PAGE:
Art of mounting piezoelectric crystals
United States Patent 2313129

551,954. Gramophone pick-ups. RADIO CORPORATION OF AMERICA. Sept. 19, 1941, No. 12165. Convention date, Jan. 31. [Class 40 (iv)] [Also in Group XL] A Rochelle salt crystal is mounted in a casing which is filled with a semisolid moisture proofing insulating materials such as lanolin, petroleum jelly, calcium stearate or aluminium stearate. Fig. 1 shows the invention applied to a conventional pick-up in which a needle 13 is connected by a yoke 9 to a bi-morph crystal 3 having electrode foils 5 and which is clamped at 7 inside a casing 1 filled with the moisture-proofing compound.

Dohan, William R.
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310/344, 369/144, 600/500
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My present invention relates to the art of mounting piezoelectric crystal elements, particularly those constituted of Rochelle salt (sodiumpotassium tartrate) and has for its principal object to provide improvements in moisture-proof mounts for such piezoelectric crystal elements.

Other objects and advantages will be apparent and my invention itself will be best understood by reference to the following specification and to the accompanying drawing wherein Figure 1 is a sectional view, and Figure 2 a top plan view, with the cover removed, of a piezoelectric pick-up device embodying my invention.

At a temperature of 20* C. the water of crystallization in Rochelle salt is in equilibrium with air at a relative humidity of 35.9 percent. The saturated solution is in equilibrium with air at 87.2 percent relative humidity. At humidities lower than 35.9 percent such crystals will slowly dehydrate; at humidities higher than 87.2 percent they will slowly dissolve. In either event the useful piezoelectric properties of such crystal elements are destroyed.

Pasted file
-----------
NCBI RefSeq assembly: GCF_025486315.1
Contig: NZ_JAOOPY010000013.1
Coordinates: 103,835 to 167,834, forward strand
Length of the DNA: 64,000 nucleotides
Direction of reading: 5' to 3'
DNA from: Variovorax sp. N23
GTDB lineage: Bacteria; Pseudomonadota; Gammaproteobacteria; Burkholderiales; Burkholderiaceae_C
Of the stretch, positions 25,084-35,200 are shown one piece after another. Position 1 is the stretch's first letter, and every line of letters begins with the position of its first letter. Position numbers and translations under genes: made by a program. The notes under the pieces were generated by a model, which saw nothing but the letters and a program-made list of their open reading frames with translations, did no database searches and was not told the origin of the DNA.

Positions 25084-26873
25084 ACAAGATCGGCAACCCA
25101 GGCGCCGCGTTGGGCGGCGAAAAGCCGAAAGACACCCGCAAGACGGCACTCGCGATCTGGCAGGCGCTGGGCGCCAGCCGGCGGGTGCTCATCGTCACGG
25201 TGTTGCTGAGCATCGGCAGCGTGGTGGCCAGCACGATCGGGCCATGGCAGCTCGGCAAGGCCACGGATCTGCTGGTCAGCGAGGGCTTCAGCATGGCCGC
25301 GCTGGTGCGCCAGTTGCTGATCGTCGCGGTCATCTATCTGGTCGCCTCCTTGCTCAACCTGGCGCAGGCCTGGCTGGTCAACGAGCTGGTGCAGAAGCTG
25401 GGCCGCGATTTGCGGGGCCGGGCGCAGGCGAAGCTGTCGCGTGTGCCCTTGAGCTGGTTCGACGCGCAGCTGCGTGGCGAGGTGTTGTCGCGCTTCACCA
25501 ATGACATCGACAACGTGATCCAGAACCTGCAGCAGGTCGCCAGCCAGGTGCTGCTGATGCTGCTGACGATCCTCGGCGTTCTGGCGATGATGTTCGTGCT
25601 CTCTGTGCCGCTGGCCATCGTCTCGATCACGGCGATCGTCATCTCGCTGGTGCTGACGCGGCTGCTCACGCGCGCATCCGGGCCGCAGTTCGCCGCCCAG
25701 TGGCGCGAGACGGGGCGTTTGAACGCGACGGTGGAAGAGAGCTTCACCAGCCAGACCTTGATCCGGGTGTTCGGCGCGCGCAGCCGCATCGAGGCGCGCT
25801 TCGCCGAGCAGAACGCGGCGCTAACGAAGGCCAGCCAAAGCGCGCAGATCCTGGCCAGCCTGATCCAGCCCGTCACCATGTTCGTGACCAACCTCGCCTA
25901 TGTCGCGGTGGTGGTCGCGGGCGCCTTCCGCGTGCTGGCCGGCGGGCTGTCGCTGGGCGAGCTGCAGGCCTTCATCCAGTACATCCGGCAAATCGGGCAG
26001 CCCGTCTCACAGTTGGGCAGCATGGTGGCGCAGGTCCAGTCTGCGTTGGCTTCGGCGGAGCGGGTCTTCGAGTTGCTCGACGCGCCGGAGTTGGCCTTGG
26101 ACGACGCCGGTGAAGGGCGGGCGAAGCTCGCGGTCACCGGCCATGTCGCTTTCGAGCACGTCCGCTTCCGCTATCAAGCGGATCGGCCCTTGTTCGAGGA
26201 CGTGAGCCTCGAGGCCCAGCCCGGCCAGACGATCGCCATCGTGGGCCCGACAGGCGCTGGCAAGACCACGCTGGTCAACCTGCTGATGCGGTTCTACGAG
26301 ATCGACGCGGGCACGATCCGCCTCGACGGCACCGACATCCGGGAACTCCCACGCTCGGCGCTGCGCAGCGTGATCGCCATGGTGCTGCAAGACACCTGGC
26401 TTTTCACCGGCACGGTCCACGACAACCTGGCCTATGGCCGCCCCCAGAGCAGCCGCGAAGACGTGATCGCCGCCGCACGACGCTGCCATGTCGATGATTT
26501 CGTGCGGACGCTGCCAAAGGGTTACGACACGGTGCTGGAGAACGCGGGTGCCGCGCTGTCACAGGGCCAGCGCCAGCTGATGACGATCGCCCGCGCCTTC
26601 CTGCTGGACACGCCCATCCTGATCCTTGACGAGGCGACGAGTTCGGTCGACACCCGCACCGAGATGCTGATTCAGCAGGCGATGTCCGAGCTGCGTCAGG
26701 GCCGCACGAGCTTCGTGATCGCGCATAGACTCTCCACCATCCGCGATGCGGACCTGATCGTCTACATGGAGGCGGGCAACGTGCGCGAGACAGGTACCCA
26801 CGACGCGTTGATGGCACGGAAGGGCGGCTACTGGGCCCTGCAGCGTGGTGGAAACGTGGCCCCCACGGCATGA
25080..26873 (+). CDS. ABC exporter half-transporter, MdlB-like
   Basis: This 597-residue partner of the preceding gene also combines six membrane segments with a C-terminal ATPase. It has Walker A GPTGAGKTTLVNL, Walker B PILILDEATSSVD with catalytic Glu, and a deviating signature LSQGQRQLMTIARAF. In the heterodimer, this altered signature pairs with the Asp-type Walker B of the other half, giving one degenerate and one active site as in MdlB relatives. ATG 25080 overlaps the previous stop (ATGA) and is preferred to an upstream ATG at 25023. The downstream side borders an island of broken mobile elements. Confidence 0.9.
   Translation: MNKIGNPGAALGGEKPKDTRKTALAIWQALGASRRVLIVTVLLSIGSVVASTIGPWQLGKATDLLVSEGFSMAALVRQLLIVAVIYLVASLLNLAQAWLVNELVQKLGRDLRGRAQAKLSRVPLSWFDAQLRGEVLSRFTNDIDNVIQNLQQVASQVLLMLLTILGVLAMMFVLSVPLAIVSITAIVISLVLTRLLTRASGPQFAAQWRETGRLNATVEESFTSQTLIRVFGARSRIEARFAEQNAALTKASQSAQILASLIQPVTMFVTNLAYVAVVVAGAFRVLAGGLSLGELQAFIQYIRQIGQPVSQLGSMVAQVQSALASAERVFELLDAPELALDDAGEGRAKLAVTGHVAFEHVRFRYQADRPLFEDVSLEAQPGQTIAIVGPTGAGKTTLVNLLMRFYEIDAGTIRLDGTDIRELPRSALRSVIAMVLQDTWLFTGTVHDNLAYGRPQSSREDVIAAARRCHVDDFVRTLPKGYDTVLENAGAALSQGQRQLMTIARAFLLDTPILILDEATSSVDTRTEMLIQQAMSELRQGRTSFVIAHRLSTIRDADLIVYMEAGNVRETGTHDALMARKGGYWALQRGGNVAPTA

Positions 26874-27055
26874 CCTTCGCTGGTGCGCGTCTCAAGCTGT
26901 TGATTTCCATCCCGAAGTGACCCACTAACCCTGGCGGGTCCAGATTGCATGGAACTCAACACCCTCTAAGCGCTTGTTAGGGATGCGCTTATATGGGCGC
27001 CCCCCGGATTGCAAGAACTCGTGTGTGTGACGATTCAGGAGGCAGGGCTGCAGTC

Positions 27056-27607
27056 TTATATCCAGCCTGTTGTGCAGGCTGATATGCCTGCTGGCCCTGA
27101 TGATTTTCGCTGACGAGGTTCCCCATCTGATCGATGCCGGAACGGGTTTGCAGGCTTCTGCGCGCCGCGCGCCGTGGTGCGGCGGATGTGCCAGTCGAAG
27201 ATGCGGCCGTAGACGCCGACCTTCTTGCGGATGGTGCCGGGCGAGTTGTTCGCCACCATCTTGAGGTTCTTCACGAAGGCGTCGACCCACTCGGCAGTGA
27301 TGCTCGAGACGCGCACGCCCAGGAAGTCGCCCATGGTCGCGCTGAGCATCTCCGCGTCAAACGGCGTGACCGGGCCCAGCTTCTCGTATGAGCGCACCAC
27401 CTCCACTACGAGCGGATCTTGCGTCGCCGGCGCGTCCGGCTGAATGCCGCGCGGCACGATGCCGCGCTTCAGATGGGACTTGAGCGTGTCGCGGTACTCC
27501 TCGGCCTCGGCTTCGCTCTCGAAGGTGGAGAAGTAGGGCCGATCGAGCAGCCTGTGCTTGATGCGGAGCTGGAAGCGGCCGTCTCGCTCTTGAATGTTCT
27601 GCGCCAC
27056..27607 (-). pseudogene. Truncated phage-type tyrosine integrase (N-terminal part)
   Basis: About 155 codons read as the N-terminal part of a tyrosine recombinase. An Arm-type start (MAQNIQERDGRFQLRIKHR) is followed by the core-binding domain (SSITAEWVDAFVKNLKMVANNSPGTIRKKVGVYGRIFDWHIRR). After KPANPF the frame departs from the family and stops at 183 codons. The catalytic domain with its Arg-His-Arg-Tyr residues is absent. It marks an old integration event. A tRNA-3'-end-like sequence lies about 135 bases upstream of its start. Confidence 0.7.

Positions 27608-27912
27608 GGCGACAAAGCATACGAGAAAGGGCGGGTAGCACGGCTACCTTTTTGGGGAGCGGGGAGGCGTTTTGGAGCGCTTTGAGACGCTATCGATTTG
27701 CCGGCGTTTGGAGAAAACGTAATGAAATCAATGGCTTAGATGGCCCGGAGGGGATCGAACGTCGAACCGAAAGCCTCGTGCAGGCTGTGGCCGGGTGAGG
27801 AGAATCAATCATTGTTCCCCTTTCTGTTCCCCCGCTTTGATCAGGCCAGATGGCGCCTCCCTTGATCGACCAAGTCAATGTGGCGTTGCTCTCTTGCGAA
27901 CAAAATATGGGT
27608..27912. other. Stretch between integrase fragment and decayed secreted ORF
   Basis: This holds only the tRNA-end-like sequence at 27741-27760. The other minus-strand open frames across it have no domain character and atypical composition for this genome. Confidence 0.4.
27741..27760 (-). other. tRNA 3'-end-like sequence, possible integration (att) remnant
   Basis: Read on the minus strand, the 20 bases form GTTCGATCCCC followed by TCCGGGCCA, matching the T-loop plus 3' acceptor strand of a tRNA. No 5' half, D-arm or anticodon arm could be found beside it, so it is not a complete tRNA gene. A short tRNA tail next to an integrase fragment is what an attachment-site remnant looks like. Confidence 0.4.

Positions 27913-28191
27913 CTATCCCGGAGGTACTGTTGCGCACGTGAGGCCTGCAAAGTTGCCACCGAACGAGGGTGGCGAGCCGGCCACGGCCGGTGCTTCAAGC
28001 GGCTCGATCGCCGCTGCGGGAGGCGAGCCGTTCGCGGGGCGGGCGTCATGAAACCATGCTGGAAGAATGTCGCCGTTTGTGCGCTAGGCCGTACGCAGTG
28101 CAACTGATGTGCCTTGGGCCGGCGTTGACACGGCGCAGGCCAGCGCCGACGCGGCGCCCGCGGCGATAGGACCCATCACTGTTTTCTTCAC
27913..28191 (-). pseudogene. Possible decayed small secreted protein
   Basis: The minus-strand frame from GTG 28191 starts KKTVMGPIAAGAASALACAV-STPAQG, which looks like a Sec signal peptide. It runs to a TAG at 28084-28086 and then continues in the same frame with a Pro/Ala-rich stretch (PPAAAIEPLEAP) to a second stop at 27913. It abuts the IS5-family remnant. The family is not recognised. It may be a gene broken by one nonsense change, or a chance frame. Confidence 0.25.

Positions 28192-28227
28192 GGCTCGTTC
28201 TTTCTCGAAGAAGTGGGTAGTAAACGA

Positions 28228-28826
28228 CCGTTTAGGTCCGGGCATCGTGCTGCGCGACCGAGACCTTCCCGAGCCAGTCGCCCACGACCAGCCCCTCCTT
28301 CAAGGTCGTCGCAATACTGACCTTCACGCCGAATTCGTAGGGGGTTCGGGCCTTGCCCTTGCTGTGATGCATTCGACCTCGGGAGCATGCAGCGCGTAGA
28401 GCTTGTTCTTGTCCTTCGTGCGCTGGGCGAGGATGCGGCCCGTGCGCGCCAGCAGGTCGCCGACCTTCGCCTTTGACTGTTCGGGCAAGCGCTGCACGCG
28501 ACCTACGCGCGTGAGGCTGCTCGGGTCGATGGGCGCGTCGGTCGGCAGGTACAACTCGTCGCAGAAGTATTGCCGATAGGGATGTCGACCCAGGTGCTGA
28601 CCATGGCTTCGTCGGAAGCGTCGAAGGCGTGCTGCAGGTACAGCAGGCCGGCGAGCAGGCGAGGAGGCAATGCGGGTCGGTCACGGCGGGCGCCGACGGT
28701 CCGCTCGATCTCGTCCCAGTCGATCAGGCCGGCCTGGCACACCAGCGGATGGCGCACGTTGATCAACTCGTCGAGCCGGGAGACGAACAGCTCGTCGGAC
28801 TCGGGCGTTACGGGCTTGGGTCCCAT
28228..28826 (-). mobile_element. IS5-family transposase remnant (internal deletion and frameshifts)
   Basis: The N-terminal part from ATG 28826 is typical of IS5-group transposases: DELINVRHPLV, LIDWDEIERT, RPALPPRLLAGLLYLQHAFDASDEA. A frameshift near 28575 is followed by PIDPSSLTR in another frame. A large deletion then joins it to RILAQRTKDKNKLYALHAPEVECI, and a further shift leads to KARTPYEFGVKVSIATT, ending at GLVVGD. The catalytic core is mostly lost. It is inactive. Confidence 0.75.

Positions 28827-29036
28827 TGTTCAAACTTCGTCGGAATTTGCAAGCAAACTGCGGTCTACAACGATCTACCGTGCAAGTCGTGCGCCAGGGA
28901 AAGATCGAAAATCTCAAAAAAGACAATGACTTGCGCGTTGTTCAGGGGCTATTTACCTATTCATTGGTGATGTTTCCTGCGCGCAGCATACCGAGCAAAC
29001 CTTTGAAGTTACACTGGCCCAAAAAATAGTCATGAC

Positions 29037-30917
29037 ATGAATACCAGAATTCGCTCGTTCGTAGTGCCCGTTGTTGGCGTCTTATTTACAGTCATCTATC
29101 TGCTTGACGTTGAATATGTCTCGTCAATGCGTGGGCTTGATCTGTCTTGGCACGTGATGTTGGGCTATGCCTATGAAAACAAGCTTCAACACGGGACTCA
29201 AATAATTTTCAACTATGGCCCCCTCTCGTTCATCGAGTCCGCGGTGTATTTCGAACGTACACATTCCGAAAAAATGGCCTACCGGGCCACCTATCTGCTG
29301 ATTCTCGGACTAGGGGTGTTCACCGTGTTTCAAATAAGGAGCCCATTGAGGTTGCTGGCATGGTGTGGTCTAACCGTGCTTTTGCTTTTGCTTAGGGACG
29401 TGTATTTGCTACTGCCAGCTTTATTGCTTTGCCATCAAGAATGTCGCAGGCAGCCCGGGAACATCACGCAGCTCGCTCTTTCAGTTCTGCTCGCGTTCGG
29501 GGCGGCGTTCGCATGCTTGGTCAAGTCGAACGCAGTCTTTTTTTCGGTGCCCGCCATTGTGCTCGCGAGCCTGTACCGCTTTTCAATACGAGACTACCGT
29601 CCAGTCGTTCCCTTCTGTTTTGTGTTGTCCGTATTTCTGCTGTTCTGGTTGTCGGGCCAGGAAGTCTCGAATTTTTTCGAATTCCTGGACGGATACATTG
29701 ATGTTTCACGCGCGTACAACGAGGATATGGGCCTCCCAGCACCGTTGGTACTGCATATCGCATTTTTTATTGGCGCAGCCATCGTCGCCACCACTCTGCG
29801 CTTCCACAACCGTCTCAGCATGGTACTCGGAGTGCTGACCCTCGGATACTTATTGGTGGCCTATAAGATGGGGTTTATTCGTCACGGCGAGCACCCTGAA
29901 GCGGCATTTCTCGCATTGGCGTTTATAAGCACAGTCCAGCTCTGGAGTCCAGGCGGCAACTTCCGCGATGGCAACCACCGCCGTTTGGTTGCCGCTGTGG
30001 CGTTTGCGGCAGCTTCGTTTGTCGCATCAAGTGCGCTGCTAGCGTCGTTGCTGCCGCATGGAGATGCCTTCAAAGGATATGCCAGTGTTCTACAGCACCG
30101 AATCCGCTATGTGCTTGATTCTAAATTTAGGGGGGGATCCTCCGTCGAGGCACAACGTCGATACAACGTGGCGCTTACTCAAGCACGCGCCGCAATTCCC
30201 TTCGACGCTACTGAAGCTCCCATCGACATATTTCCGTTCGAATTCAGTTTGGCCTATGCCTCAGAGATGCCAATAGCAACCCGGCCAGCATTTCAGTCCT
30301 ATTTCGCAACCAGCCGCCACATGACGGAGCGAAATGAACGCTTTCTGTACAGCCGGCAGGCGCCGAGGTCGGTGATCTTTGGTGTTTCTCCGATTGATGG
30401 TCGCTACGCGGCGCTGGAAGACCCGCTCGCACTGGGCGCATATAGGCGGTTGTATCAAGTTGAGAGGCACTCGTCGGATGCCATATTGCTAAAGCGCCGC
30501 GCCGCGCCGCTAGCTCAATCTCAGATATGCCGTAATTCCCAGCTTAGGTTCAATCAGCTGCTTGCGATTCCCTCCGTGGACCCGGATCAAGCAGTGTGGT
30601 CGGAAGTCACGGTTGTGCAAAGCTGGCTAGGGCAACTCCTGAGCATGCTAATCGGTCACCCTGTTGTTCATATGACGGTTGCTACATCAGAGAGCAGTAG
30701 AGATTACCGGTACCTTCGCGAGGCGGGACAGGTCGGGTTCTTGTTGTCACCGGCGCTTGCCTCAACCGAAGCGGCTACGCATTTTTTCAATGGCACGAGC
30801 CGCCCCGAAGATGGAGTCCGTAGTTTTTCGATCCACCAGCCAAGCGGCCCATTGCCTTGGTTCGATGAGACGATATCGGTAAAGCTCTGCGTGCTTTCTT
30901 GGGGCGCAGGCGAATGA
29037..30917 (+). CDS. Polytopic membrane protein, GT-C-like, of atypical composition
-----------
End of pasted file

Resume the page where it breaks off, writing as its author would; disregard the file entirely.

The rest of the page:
Since the above described conditions of humidity may be encountered (particularly in tropical countries) in normal use, various means have heretofore been proposed for protecting Rochelle salt and similar crystal elements from excessive hydration and dehydration. By way of example, it has previously been proposed to enclose the crystals in hermetically sealed envelopes and/or to coat them with certain asphaltic or wax compounds. However the necessity of transmitting mechanical vibrations to the crystal or crystals (as in phonograph "pick-ups") renders it difficult to maintain a hermetic seal about the crystal and, as will hereinafter more fully appear, conventional rigid coatings provide but little real protection for the crystal. In this latter connection it may be observed that to increase the thickness of a wax-like or asphaltic coating with a view to increasing its protective qualities may result in undue damping of the crystal vibrations.

I have discovered that the foregoing objections to the "moisture-proof" coatings of the prior art are substantially obviated by the use of certain semisolid or semifluid embedments. Thus, I may surround, immerse or embed a Rochelle salt or similar crystal element or elements, and preferably the electrodes therefor, in petrolatum, or in lanolin, or in a mixture comprising petrolatum and lanolin or other water emulsifying agent, such for example as calcium stearate or aluminum stearate, Preferably these moisture-proofing substances or mixtures are applied in the form of a filling to the casing or cartridge in which the crystal assembly is mounted, in which case the crystal and its electrodes are all preferably immersed in and surrounded by the filling.